WASHINGTON (Reuters) - A judge on Wednesday ordered an accused Russian agent jailed until her trial after U.S. prosecutors argued she has ties to Russian intelligence and could flee the United States.
Prosecutors have not charged the agent they identified as Maria Butina with espionage, but said she had been in contact with Russian intelligence operatives and kept contact information for several Russian agents.
During a preliminary hearing in the U.S. District Court for the District of Columbia, the lead prosecutor in the case showed a photo of Butina in a Washington restaurant meeting with someone whom they believe is a Russian intelligence agent.
The 29-year-old former American University graduate student wore an orange prison jumpsuit in court and showed no emotion as her lawyer entered a not-guilty plea. Butina’s next court appearance was scheduled for July 24.
The government also displayed a copy of a handwritten note uncovered by the FBI at Butina’s apartment asking how to respond to an employment offer from a Russian intelligence agency, as well as a photo of her standing in front of the U.S. Capitol on the day Donald Trump was sworn in as president 18 months ago.
“We do not believe she was here ... just to attend American University,” said Erik Michael Kenerson, the lead prosecutor, adding that Butina was engaged in a “covert influence campaign.”
The case coincides with an investigation by U.S. Special Counsel Robert Mueller into whether members of Trump’s 2016 election campaign coordinated with Russian officials. Butina’s case, however, is being handled by the U.S. Attorney’s Office and the National Security Division of the Justice Department.
Moscow denies U.S. allegations it interfered in the election and Trump denies any campaign collusion.
Butina’s attorney, Robert Driscoll, said she is not a Russian agent and poses no flight risk. She was arrested on Sunday without warning.
In a statement to reporters after the hearing, Driscoll declared his client is innocent.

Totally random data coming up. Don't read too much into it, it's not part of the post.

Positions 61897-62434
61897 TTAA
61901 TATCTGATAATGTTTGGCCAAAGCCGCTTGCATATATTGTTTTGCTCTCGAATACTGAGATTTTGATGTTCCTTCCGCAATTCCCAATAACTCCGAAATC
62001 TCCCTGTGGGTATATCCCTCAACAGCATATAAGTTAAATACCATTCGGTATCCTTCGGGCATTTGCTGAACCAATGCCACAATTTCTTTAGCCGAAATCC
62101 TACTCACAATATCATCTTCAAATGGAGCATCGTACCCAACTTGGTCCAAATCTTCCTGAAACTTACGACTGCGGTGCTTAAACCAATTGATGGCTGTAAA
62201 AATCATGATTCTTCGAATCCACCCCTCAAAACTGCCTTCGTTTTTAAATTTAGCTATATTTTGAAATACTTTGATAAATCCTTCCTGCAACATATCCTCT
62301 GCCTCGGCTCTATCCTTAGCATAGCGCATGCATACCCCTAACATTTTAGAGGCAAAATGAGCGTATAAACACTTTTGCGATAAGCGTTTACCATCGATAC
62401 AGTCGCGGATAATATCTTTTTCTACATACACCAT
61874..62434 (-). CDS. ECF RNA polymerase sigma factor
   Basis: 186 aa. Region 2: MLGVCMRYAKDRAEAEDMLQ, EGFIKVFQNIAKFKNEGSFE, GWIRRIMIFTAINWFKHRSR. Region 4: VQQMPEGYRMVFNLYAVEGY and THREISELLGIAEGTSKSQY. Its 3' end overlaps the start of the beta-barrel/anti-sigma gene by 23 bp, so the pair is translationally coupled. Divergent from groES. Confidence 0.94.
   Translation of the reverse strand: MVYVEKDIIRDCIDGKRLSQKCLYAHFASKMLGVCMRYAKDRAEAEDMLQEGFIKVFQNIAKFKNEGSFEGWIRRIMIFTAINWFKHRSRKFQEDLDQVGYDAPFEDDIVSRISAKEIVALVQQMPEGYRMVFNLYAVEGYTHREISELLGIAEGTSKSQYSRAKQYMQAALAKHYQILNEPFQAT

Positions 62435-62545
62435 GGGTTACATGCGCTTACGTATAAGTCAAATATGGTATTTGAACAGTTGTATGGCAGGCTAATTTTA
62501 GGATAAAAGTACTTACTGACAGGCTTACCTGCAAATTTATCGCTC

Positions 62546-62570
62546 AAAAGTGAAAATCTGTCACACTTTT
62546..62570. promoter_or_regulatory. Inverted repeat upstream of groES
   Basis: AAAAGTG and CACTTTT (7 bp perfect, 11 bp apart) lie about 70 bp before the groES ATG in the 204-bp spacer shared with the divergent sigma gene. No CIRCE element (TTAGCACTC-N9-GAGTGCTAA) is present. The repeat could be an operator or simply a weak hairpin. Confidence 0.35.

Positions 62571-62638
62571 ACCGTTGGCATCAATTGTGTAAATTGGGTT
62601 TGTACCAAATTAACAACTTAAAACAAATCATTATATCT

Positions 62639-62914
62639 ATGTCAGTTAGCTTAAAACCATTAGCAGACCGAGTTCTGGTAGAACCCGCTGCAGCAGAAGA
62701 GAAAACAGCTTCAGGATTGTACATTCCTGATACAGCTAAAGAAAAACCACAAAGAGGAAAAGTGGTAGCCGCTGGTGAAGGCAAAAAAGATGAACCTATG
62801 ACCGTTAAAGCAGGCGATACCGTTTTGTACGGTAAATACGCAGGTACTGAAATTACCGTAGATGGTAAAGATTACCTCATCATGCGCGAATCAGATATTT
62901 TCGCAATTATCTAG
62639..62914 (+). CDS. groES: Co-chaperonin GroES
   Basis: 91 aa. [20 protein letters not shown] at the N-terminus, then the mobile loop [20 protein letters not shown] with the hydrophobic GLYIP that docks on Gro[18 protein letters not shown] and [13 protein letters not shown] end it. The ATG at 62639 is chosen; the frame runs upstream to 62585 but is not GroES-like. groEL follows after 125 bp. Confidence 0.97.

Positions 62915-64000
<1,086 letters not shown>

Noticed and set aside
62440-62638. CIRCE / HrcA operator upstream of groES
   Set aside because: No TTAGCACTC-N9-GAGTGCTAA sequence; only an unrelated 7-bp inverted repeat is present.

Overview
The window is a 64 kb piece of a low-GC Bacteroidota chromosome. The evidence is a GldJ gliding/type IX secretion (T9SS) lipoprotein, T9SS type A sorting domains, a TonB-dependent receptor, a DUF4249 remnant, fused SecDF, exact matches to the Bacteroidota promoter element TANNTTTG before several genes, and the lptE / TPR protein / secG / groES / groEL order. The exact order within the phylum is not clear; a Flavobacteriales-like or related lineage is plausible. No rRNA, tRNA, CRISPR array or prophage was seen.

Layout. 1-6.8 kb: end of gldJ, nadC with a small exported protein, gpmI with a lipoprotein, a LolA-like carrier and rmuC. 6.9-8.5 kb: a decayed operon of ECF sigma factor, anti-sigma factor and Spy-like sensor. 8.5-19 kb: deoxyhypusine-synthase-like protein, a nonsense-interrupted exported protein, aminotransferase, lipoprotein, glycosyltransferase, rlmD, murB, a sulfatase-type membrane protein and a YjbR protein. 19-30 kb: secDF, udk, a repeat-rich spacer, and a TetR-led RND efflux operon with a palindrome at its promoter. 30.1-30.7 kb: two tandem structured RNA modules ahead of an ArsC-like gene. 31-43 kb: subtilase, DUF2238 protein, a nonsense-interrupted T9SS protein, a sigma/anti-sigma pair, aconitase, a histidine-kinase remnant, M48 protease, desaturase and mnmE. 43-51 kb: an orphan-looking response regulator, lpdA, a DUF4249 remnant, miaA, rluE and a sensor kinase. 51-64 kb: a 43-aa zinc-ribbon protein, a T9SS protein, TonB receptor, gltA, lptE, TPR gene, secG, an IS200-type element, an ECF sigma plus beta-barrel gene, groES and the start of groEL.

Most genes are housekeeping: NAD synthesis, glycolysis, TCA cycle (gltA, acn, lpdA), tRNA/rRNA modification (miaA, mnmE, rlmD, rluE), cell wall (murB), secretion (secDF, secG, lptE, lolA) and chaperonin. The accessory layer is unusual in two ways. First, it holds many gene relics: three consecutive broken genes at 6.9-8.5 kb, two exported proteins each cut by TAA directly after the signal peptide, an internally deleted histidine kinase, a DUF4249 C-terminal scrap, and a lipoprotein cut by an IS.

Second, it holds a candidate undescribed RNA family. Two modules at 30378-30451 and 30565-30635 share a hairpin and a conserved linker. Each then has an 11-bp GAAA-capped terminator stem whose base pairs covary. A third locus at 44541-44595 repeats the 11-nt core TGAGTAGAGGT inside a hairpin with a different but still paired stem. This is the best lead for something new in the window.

“While we respect the court, we strongly disagree that there were no conditions of release short of incarceration to detain an innocent student before trial,” he said.
Butina has been accused of working with a high-powered Russian official and two unidentified U.S. citizens, trying to infiltrate a pro-gun rights organization in the United States and influence the United States’ foreign policy toward Russia.
The gun rights group was not identified. However, her social media accounts show she attended many National Rifle Association events and met with top officials of the lobbying group.
The unidentified Russian official appears to match the description of Alexander Torshin, a deputy governor of Russia’s central bank who was sanctioned by the U.S. Treasury Department in April. The central bank has declined comment on the case.
Russia’s Foreign Ministry said there were no grounds for Butina’s arrest and that its embassy in Washington has requested a meeting with her.
Meanwhile, one of the two U.S. citizens, identified in court records as “U.S. Person 1,” is facing a separate criminal fraud investigation by federal prosecutors in South Dakota, Kenerson said at Wednesday’s hearing.
The description of “U.S. Person 1” in the hearing and in court records appear to match that of 56-year-old Paul Erickson, a conservative political activist who lives in South Dakota. He appears in photos with Butina on social media and started a corporation with Butina in 2016 called Bridges LLC.
In court filings, prosecutors said Butina viewed a relationship with the person as “simply a necessary aspect of her activities” and disdained living with him.
Driscoll referred to the South Dakota resident as Butina’s boyfriend and said she had planned to move there to be with him, but then she was arrested.
He declined to comment on the separate fraud case, and Erickson has not returned several calls from Reuters for comment.
Driscoll repeatedly argued that Butina is not a flight risk and has cooperated with the government. Earlier this year, he said, she testified voluntarily about her activities during a non public hearing before the U.S. Senate Select Committee on Intelligence.
He also revealed that she had received and responded to an inquiry by the Federal Election Commission in March 2018 concerning donations to a political campaign. He did not elaborate on the details.
Reporting by Sarah N. Lynch and Tim Ahmann; editing by Jonathan Oatis and Grant McCool